Info Coming Soon!
1998, hereditary condition called Cerebellar Ataxia (CA) was acknowledged in the Spinone Italiano, with the first suspect cases appearing in 1990. This disease cannot be treated, and of the puppies affected, none has survived past the age of 12 months. Cerebellar Ataxia is not "self-limiting."It is a very real problem that can only be resolved by never breeding from nown CA lines.
It has been shown that the mode of inheritance of CA is a simple recessive gene that can be traced to a single dog, Trusco Dell Angelo Del Summano Del Gaesten, imported to Great Britain from Italy.If both sire and dam carry the CA gene, affected puppies maybe born and will die. While death by this disease is heartbreaking, It is the surviving pups that present a threat to the Spinone Italiano as a breed. 50% of these puppies will be carriers of the lethal gene, and each pup from each of their litters in turn will have a 50/50 chance of being a carrier. There is no genetic test for the CA gene, and no way of determining which of these descendants of Trusco is a carrier until it is bred to another Trusco descendant and CA affected puppies are produced.
The Spinone Club of America, the AKC parent club of the Spinone Italiano, is committed to the health of our dogs. We do not find ANY risk of perpetuating the CA gene, and thus risking producing CA affected puppies, acceptable. SCOA breeders must OFA certify Spinone for hip dysplasia prior to breeding, CERF eyes, and ensure that no Spinoni are bred from the known Cerebellar Ataxia lines.
Before you buy or breed a Spinone, it is important to know:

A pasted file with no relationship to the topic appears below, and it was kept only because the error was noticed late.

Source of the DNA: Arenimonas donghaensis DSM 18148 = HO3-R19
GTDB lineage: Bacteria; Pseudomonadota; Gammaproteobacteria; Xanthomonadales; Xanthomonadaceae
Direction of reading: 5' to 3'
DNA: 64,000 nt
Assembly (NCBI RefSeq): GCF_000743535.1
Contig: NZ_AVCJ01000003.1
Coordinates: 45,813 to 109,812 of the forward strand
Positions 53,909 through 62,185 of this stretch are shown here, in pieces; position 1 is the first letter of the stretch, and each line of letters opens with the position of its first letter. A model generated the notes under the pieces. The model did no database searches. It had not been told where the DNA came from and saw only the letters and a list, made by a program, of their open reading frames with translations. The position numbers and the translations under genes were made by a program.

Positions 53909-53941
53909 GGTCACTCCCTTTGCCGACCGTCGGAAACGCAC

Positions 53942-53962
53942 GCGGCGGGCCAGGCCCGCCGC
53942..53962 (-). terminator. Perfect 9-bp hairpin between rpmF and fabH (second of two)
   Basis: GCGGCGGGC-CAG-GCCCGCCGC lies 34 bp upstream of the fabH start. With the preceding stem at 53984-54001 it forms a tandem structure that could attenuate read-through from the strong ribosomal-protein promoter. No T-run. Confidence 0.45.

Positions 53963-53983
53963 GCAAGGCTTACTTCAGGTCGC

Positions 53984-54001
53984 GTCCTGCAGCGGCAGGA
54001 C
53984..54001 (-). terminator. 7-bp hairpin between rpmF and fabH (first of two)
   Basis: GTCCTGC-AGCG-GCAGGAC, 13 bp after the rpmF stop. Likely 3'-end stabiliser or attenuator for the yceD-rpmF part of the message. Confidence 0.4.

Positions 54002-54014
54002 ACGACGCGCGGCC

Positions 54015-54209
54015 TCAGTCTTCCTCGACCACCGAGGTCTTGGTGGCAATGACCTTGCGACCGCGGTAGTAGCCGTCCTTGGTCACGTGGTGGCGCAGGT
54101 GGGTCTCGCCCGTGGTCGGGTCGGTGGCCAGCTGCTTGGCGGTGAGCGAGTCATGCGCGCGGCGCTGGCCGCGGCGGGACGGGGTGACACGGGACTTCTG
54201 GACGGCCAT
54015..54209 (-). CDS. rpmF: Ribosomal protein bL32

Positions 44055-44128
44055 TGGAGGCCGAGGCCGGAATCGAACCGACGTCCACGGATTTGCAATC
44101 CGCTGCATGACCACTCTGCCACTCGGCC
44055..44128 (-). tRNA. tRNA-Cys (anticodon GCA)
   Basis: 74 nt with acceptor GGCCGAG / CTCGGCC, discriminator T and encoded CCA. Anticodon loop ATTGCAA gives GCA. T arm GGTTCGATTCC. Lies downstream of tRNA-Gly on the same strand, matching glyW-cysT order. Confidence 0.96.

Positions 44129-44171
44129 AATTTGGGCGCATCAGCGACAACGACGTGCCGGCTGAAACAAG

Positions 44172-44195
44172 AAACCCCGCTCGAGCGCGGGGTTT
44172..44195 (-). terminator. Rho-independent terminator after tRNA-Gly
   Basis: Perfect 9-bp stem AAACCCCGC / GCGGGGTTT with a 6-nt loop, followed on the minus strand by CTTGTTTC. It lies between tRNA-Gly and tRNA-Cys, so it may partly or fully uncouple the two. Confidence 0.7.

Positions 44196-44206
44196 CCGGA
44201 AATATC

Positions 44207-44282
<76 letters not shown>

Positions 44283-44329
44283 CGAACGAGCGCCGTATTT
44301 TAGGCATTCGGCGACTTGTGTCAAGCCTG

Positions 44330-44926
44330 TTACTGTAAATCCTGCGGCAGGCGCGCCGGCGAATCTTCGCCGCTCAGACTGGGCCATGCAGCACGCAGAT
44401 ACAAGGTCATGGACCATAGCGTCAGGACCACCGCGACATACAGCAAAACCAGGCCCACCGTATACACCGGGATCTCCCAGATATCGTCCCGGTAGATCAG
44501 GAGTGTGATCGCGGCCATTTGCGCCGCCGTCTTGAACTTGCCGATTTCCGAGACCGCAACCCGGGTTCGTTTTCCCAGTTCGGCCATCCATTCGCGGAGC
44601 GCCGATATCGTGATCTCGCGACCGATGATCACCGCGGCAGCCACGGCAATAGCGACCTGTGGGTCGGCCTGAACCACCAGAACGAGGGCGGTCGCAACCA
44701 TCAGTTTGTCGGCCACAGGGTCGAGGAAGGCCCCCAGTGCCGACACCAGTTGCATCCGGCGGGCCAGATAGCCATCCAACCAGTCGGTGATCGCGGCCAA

Self limiting, meaning the dogs that have CA die before they can be bred. The dogs that are affected by CA do die very young. Those dogs will have littermates that are carriers of the gene while not being affected by it. The problem with the self-limiting concept is not the affected dogs, but the carrier dogs…….the dogs that appear healthy but carry the CA gene. When a known carrier is bred to a clear line, fifty percent of the puppies will be carriers. We have no way of knowing which ones are clear and which ones are carriers. Those carrier puppies will never be affected, meaning they will never succumb to CA. However, they can pass the carrier genes to their own puppies. The more CA lines are bred, the more possible carriers we put into the gene/breeding pool. We've never had a KNOWN affected CA puppy in the United States, but there have been suspect deaths of puppies from affected lines. If we continue breeding CA carrier lines it is only a matter of time before these carriers will start to meet up. That's what the SCOA is afraid of. Once those carriers start meeting up, we will have CA affected puppies in the United States.
CA is not political, it is a disease and a real problem:
All one has to do is look at other breeds to realize CA is a serious problem. There are many breeds that have serious genetic health problems that would not exist if certain dogs had not been bred. Boxers have a life threatening heart defect that can be traced back to a very popular stud dog, much like CA can be traced back to one dog. Unfortunately, this Boxer had been bred many times before anyone realized there was a problem. Now the breed is inundated with it. Doberman Pinschers also have genetic heart problem. Twenty years ago breeders insisted that there was no proof it was genetic and continued to breed dogs whose parents had died of the disease. Now there are no lines of Dobies that are clear of the disease. Breeding CA lines is even worse than what happened with Boxers and Doberman Pinschers. We have a much smaller gene pool and we know the dogs that shouldn't be bred until a genetic test becomes available. The problem is breeders who choose to pass on the carrier genes their dogs possess.Knowing what we know has happened in other breeds and knowing that some breeders continue to breed possible carriers, is the problem real or political?
The puppy does NOT only have a 2% chance of being a carrier.